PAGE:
8. Automatic Model Card Generation: For each model version, a model card is automatically generated, providing detailed performance records and promoting transparency in our ML practices.

Our infrastructure not only ensures continuous monitoring and improvement of our systems but also provides a clear framework to tackle the complex challenges of LLM evaluation. By integrating these components, we've forged a pathway towards an efficient, data-driven, and transparent approach to evaluating our NLP engines.

Architecture Details

Automating the evaluation process requires a set of processes that are efficient, reliable, and repeatable. Currently we use Github Actions to streamline the deployment process of the Seek App, so this became the logical starting point for our model monitoring and evaluation setup.

When a deploy occurs this will also trigger the following evaluation steps:

  1. Pull Dataset: Pull a pre-determined multi-fold dataset from our Postgres database to be used for evaluations with cross-validation.
  2. Initialize Pipeline: Instantiate the latest version of our text generation pipeline as it is defined in the concurrent deploy.
  3. Generate Responses: For each fold of the dataset, the test questions will propagate through the generation pipeline.
  4. Compute Generation Metrics: Upon completing a generation, the results are sent to our metrics suite, which calculates a range of metrics for each generated query.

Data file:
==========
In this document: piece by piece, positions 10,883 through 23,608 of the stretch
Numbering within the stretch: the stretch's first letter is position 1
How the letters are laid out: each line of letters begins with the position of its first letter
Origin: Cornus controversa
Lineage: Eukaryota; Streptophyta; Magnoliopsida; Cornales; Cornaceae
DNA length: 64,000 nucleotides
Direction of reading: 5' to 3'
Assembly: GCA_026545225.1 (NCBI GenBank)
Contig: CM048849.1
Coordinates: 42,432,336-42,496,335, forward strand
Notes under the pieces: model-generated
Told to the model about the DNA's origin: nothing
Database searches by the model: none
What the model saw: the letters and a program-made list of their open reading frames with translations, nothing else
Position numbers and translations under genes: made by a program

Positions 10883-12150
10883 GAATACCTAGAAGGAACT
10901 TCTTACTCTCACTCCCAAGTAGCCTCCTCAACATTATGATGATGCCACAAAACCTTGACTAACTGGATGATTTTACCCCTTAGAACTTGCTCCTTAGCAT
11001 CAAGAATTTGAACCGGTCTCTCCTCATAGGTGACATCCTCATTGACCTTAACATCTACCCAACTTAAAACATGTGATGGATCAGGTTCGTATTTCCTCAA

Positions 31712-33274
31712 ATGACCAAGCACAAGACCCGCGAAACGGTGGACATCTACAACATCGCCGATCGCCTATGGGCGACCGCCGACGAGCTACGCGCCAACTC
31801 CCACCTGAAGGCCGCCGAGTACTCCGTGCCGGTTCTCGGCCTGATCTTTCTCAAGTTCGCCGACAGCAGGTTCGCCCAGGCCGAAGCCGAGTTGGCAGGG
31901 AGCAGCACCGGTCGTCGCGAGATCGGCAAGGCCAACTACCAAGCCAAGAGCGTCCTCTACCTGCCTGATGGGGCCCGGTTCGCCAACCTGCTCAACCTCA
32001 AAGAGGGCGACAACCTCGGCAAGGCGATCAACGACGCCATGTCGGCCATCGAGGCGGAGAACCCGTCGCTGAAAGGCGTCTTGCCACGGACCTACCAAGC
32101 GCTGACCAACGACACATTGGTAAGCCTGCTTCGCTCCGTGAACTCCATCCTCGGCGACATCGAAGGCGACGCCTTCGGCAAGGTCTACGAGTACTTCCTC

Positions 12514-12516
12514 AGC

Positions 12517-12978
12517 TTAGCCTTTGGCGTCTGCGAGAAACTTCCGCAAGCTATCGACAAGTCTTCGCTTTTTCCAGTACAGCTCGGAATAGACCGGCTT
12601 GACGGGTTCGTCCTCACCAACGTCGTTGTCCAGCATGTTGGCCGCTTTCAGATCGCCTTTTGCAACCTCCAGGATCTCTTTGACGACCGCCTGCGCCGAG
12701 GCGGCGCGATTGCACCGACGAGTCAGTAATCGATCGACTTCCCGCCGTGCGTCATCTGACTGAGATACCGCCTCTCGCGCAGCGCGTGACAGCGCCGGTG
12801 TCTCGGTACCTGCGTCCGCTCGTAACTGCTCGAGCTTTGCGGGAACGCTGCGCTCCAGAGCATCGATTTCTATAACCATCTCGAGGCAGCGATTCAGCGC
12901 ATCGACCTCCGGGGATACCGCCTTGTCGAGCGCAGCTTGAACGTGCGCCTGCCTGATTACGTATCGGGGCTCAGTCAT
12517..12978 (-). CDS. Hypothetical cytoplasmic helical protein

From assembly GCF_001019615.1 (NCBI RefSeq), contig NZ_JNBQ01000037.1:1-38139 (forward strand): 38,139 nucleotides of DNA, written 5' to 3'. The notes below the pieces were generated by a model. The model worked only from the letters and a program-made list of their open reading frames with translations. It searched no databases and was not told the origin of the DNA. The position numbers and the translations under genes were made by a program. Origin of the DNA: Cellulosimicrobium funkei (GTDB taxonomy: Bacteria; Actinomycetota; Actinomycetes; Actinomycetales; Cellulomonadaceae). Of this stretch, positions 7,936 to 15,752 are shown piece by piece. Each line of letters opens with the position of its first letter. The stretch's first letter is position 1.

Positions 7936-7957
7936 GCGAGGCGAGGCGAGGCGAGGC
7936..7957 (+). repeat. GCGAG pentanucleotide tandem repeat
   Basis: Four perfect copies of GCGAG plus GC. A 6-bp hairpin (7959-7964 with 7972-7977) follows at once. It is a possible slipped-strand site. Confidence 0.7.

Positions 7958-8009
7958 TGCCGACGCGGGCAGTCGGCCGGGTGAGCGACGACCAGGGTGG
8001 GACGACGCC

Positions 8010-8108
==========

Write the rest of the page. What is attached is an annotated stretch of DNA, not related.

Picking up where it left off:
5. Aggregate Results: Collect the generations and metrics results for each fold and combine them into a single evaluation run.
  6. Push Evaluation Run: The evaluation run is pushed back to Postgres where a Fivetran connector will then mirror the results to our Snowflake database for analysis.

To analyze the results in Snowflake, we utilize the Seek App itself to generate insights and look at model performance. The repeatability and frequency of our evaluations allows for easy identification of performance trends such as model drift, and we track these trends in a dashboard. Any anomalies are quickly captured and documented, enabling a rapid response by our ML team to address the issue. Using this methodology, we’re also able to track performance metrics across a wide variety of datasets, ensuring that the Seek App continues to meet the diverse needs of our customers.